Bombardier CRJ, Milwaukee, Wis., April 1, 2007–Climbing out from General Mitchell International Airport (MKE) Runway 19R at 6:45 a.m., the Air Wisconsin CRJ, Flight 3714, experienced uncommanded nose-down stabilizer trim. The captain was flying. At 1,000 feet, the pilots retracted the flaps and disengaged the autopilot. The captain trimmed the airplane before completing the after-takeoff checklist, but the stabilizer trim continued to run and the aural alert sounded. The immediate action checklist was completed, as was the appropriate quick-reference handbook procedure.
The crew asked ATC for delay vectors and advised they might have to return to MKE for a precautionary landing. Moderate control pull forces were required to fly the aircraft at 10,000 feet and 250 knots. The crew used the acars system to calculate a weight-and-balance and redistributed the cabin load to ease control forces. They encountered ice at 10,000 feet, necessitating a descent to 8,000 feet.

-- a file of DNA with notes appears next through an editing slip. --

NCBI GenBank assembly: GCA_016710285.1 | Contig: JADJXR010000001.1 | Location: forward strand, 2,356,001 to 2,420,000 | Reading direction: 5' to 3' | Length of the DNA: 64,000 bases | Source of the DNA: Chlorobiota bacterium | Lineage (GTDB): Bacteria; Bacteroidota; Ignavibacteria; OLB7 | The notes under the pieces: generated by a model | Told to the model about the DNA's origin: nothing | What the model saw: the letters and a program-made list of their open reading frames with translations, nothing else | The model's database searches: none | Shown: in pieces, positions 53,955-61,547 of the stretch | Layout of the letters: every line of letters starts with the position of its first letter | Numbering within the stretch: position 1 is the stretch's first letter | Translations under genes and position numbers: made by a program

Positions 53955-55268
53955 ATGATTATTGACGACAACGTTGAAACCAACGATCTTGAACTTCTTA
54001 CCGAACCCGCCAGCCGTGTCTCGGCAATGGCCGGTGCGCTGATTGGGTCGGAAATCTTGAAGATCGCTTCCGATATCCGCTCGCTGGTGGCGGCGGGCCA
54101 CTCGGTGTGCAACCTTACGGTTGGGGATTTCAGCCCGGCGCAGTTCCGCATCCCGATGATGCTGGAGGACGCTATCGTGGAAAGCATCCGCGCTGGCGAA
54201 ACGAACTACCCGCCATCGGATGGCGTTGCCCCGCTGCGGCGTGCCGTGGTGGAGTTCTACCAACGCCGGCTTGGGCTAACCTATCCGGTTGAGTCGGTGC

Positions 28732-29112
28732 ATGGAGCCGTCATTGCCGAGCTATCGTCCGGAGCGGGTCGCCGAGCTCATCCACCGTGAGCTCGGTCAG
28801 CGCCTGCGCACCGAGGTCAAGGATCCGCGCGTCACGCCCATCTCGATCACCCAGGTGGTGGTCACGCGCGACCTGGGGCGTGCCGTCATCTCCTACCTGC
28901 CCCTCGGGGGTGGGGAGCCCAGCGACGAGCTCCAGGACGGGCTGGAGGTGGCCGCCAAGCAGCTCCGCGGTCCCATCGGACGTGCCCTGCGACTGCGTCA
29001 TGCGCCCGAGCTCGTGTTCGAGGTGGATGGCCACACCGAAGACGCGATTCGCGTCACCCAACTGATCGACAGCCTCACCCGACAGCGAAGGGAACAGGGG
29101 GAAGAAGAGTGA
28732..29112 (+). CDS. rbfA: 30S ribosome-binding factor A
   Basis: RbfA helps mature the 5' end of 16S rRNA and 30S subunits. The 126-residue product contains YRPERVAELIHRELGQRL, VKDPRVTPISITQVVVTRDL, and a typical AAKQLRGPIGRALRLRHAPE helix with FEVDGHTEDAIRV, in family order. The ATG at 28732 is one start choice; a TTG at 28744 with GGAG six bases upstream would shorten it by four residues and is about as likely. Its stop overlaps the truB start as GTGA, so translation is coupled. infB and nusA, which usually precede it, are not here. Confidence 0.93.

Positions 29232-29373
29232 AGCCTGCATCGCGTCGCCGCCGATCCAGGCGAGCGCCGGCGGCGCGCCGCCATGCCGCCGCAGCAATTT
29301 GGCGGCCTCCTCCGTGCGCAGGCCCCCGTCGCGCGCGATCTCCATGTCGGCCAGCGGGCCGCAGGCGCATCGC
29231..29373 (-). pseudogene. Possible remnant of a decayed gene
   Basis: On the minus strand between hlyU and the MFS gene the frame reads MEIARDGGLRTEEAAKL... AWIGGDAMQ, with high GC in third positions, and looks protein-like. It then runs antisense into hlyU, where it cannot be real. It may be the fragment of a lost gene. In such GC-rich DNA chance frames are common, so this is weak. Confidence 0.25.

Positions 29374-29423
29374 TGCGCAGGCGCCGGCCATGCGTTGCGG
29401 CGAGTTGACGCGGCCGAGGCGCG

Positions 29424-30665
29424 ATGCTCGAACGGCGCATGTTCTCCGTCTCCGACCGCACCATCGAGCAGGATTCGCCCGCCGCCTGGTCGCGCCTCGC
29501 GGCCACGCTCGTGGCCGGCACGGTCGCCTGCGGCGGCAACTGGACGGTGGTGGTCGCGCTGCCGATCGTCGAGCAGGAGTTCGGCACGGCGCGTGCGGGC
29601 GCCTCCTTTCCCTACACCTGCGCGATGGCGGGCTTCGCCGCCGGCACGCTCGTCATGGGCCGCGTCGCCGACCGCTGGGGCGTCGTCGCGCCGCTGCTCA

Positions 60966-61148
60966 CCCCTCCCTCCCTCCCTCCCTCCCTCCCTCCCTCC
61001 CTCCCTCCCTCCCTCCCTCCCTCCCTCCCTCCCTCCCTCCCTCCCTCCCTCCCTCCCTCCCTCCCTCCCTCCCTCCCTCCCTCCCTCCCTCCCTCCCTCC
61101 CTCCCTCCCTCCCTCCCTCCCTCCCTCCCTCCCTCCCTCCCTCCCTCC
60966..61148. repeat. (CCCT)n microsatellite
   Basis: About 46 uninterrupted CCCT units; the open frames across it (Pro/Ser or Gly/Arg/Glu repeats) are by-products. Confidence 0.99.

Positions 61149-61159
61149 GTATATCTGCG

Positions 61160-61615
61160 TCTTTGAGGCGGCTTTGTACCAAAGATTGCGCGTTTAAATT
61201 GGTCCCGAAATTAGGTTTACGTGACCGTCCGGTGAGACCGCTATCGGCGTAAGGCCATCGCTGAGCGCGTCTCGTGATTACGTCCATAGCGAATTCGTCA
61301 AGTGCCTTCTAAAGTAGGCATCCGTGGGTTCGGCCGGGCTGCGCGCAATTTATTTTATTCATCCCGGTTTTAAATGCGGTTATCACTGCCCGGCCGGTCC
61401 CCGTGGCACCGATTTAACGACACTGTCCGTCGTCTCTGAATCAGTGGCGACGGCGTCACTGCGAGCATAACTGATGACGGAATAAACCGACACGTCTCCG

Having completed the checklist and declared an emergency, the crew selected 20 degrees of flap while between 8,000 and 6,000 feet and requested and received a 10- to 15-mile final approach to Runway 19R at MKE. The pilots said control forces were significantly lighter once the flaps were down, but more pull was required on the wheel once the gear was down. The landing was uneventful. After engine shutdown, the crew left the APU running and the airplane as configured for the landing, with all caution messages displayed.
Maintenance personnel downloaded the flight data recorder information, lubricated the trim switches and replaced the HSECU. The aircraft was released as airworthy and the crew flew it from MKE to PHL. The crew encountered no further problems.